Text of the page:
“The Skeletons In My Work Closet” by Gretchen Eberhart

Many of us split our “selves” into “work” and “life” pieces, but are never wholly present in either piece. We pressure ourselves into displaying only the identity we think is right for the situation, making everything else the proverbial “skeleton in our closet.” But what I have found is that having multiple identities can enrich both the work and home experience. 

The skeleton in my closet

At CDM Princeton, I was hired to be a scientific expert and, initially, that comprised my entire work self. But I am also a (frustrated) novelist and an (exuberant) vocal musician. At work, this unfulfilled creative part of me wanted to be let out, and as I began to lean into that, I found myself contributing in ways that went beyond my scientific chops. Surprisingly, no one told me to stay in my lane; rather, my contributions were valued, and my role expanded. I now find myself heading our strategic services group, a place I would not have expected to find myself when I joined 10 years ago.

Another part of myself I once kept in the closet at work was that of parent. In my first job, I avoided mentioning my children, worked unstinting hours, and agreed to non-stop travel.  I was afraid that showing my parent self would make me appear less valuable at work. But ‘parent’ was an integral part of me, and suppressing that reality was untenable. I ended up quitting that job, and staying home for a number of years. When I went back to office work, I was determined that my parent self would be front and center. I traded kid stories, set boundaries on my hours, identified my bedrock parental commitments, and declined assignments accordingly. And it worked. My teammates at CDM Princeton respected my boundaries. And when I committed, I was able to be all in, uncluttered by the excessive guilt I experienced when I suppressed my parent self.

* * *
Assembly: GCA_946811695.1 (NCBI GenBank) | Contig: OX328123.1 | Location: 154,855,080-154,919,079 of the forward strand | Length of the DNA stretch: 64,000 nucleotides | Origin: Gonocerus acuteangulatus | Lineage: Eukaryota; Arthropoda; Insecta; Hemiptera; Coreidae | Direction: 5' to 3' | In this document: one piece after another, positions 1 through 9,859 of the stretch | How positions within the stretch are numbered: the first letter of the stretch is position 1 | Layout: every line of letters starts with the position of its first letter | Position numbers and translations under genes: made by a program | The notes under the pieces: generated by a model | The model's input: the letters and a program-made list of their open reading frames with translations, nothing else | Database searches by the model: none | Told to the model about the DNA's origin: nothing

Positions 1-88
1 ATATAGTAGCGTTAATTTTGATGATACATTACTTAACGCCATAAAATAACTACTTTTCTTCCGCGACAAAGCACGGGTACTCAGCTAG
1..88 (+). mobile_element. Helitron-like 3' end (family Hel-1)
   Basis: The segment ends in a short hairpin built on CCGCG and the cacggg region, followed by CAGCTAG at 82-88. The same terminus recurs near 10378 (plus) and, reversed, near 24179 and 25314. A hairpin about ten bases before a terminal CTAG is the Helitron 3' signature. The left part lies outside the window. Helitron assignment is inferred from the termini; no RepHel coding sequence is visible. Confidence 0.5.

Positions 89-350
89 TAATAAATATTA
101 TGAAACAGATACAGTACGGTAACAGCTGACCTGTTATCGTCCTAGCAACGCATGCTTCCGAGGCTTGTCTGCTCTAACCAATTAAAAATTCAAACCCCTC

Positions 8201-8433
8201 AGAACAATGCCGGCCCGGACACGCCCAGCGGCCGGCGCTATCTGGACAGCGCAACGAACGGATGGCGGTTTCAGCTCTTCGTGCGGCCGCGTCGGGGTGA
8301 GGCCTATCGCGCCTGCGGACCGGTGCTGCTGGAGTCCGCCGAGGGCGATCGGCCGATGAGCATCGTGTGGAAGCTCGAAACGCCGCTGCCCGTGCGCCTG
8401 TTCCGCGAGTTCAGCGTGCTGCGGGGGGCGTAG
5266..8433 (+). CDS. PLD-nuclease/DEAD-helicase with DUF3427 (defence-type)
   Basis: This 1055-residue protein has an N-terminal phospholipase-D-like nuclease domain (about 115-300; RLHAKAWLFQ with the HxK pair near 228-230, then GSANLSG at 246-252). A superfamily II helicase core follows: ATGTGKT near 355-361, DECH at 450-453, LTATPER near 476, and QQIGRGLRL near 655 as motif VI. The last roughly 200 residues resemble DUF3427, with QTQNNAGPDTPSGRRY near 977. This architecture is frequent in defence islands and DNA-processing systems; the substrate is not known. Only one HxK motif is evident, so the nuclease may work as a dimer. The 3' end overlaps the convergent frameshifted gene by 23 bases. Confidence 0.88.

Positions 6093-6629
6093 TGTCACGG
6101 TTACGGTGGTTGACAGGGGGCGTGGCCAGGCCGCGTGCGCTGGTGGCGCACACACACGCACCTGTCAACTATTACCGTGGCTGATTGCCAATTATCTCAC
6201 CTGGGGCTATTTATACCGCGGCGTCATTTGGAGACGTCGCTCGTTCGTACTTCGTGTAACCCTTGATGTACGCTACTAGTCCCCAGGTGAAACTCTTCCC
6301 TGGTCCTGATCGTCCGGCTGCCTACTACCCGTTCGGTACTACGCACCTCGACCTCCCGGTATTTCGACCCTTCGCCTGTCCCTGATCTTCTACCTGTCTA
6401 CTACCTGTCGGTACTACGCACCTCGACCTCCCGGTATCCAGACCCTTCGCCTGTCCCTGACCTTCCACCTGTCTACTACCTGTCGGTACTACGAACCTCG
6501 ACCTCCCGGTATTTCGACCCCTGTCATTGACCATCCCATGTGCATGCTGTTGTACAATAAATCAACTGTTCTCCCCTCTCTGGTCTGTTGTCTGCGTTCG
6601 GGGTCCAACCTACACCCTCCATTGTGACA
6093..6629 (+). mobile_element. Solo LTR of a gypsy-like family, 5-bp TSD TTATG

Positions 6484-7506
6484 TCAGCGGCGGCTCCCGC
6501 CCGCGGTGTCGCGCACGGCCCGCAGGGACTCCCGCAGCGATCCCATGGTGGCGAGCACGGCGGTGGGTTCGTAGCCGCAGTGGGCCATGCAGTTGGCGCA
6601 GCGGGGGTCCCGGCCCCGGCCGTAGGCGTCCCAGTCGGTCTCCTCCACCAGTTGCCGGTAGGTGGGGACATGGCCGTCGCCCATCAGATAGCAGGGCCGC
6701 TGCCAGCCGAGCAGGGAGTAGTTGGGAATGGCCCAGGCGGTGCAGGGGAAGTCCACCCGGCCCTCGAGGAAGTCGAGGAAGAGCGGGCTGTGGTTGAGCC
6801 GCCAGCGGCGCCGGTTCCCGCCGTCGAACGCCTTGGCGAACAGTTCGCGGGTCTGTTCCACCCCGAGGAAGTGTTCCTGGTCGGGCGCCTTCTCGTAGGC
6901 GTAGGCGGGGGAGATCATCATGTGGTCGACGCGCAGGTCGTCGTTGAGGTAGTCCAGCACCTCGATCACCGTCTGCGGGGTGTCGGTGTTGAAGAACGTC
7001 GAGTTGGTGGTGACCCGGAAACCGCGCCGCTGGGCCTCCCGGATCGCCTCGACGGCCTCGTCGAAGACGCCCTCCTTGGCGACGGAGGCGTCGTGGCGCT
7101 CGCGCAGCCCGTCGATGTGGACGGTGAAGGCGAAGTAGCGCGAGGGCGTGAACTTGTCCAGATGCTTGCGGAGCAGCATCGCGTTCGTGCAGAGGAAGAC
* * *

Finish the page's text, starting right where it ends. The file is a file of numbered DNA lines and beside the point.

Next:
Letting my parent flag fly at work

But what about home? Shouldn’t we keep our work self in the closet at home? Well, I discovered when I didn’t have a work self, I overinvested in my parent self, and over time, began to feel less confident. I started to worry that I was sending my kids the message that I was only important in relation to my ability to care for them. Once I began working outside the home again, the attitude and skills I gained in my work life began informing my home self. Organizer. Writer. Presentation designer. Teammate. Resume reader. All those things were valuable at home; I did not need to hide them.

My takeaway? Being my whole self both at work and at home is empowering, invigorating, and liberating. 

Do you feel you bring your whole self to work? Or at home?

This article from the Harvard Business Review has great advice about how we can connect our various identities for a more fulfilling whole.

by Gretchen Eberhart
Executive Vice President, Director of Strategic Services

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